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    The Plymouth colony was founded by the passengers of the Mayflower who traveled on its first voyage in 1620.  It continued as a separate colony until 1691, when it was merged with the colony of the Massachusetts bay to form the Province of Massachusetts.  Consequently, in addition to the towns in the lower Massachusetts Bay, the new Province was comprised of Plymouth, Maine, Nova Scotia, and all land north of the St. Lawrence.

 

    Many people, if they give the subject any thought, appear to consider Plymouth Colony as consisting of the town of Plymouth, inhabited by “Pilgrims,” all of whom  either  arrived  on the  Mayflower  or descended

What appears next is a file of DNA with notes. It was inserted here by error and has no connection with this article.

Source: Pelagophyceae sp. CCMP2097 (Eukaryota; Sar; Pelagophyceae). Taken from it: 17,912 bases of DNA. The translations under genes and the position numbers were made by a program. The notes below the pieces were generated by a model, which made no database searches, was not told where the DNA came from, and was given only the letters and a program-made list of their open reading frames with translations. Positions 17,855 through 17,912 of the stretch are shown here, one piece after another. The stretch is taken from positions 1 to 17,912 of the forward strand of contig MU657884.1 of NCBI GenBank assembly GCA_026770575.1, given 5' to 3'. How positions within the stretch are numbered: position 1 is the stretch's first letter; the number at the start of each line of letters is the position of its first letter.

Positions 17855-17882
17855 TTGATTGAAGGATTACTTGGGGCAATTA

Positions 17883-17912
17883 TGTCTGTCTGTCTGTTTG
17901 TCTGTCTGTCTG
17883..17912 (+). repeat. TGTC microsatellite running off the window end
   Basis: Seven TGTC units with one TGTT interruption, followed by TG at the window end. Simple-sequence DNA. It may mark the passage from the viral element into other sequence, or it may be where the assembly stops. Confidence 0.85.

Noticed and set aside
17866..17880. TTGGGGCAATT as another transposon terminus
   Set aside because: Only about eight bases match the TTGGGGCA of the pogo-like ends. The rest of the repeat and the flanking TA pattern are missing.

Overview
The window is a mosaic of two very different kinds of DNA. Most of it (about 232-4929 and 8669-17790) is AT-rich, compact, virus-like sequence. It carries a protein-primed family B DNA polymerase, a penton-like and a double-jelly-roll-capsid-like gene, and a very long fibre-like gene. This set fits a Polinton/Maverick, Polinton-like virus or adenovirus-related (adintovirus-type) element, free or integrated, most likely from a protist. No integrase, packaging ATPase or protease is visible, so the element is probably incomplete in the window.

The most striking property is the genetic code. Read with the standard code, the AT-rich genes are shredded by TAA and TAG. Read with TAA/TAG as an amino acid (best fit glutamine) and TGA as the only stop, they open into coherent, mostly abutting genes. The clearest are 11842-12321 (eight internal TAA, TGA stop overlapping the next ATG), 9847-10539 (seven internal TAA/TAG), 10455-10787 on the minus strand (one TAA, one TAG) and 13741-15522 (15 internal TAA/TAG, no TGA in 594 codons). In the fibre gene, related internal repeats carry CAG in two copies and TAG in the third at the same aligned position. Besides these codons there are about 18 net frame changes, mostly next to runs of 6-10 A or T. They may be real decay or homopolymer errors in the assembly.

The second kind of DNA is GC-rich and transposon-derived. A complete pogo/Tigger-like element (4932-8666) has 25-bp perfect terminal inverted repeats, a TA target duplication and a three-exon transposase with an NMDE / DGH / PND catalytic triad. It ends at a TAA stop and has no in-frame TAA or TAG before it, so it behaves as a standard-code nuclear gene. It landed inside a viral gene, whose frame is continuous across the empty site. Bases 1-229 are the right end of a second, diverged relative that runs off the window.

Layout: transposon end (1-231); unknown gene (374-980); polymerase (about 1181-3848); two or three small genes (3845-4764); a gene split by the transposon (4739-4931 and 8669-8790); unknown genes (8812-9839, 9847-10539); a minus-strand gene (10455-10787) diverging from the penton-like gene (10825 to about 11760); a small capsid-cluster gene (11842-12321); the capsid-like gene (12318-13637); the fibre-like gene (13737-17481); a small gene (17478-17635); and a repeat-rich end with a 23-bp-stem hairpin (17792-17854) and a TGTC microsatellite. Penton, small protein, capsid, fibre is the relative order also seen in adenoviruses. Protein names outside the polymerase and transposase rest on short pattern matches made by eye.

from those who did.  In fact, there were scores of ships that arrived during these 71 years, with men and women who established 17 additional towns that increased the population to more than 3,000 inhabitants.  These ships brought settlers who would ultimately make enormous contributions to the colony.
 
   By way of example, twelve months after the Mayflower arrived, the Fortune put in at Plymouth harbor with 32 passengers aboard.  Among them were individuals who would become important citizens of the colony, skilled in financial and legal matters, and having leadership qualities.  But because they arrived some 12 months after the first group, they generally have been overlooked.  Within a few years, there were hundreds of pioneers, perhaps not as prominent, but certainly worthy of recognition and commemoration.  These people were the heads of families, founders of towns, office-holders and commercial enterprisers.